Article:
This past weekend, my son was invited to be in a flag football tournament about an hour away from our home. The two day affair precluded him from going to hockey on Saturday, but not Sunday. (We misread the forms and thought we were signing up for a once a weekend group, but, hey, now we get twice as much for our money!) All told, my son spent four hours playing football and one hour playing hockey over the weekend. On top of that, my brother-in-law gave us three 50-yard line tickets to the University of Michigan football game-- so my wife, son, and I attended as an entire family for the first time in three seasons.
My son was four then, and I remember thinking that I was grateful that the tickets did not require me to walk any stairs, which is only true of a tiny number of seats inside that stadium. I thought this because it meant that if he wasn't able to behave at the game, it would be very easy to leave, and also because it saved me from the strain and embarrassment of getting winded and coughing when I reached my seat.
This past Saturday, I had no concerns about either of these issues. I had spent the morning walking around an unfamiliar high school football complex, first to find my son's teammates, and later to scout out the nearest bathroom for the parents on the sideline who were concerned about the distance between our field and the main hub of the event. By comparison, getting to a seat in a football stadium, albeit the largest one in North America, was a breeze.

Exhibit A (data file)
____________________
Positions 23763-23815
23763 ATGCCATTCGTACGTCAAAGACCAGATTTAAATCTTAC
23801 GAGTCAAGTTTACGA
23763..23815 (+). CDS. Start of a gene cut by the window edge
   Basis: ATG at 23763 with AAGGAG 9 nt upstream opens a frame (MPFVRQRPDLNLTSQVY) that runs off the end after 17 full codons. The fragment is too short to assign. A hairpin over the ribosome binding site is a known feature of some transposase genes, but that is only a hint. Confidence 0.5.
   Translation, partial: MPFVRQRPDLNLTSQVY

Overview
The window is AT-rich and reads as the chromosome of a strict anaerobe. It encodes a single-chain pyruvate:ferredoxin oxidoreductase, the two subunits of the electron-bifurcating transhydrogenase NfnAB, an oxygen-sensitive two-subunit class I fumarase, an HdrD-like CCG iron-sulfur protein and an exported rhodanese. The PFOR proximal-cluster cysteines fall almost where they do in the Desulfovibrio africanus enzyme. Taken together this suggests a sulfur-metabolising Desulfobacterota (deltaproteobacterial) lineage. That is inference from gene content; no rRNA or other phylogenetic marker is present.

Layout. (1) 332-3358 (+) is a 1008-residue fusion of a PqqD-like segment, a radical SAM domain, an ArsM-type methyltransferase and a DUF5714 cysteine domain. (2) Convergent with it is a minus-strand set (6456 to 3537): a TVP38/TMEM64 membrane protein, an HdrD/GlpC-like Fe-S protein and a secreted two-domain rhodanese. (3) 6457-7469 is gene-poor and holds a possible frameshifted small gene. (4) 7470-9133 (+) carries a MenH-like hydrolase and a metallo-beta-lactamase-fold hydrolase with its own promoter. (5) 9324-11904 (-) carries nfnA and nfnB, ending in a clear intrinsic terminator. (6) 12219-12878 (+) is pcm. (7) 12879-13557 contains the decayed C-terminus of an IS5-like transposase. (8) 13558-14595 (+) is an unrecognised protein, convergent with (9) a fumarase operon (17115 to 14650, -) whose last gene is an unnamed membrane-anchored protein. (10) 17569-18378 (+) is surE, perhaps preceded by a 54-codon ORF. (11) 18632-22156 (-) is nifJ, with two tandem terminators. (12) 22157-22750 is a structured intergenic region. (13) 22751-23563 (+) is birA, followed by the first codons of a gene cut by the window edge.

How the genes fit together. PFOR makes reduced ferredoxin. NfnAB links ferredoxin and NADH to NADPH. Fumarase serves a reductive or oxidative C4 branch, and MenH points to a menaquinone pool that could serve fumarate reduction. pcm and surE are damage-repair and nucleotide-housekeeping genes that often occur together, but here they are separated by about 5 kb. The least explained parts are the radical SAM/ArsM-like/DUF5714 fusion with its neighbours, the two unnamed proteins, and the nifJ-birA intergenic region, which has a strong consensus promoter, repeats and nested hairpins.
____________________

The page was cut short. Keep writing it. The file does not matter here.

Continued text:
Now, all of this is not to say that I'm Superman or something. (I'm more of a Spidey guy anyway, of course.) After all the walking, the driving, the hauling of sideline chairs, and the lugging of hockey equipment, I was exhausted on Sunday afternoon and enjoyed a well earned nap. But so did my wife and son. Two years ago, I took a daily nap triggered by the exhaustion of just living my daily life, the most demanding aspect of which was folding and putting away laundry.
The overriding realization that a weekend like the one I just had is this: I feel so far removed from the man who, two years ago, was on oxygen and got tired just putting on a sweater that I need to take time, like I'm doing now, to record how grateful I am for how far I've come. It would be easy to let the old me fade into memory and lose appreciation for the restoration my life has undergone. Instead, just as I did while watching the game with my son, I maintain a laser focus on keeping the 'gratitude train' on its tracks.
|After a fantastic weekend, we all wished we could take a nap during the drive home. Only my son was afforded that pleasure. Although "pleasure" may be the wrong word based on how uncomfortable he looks.|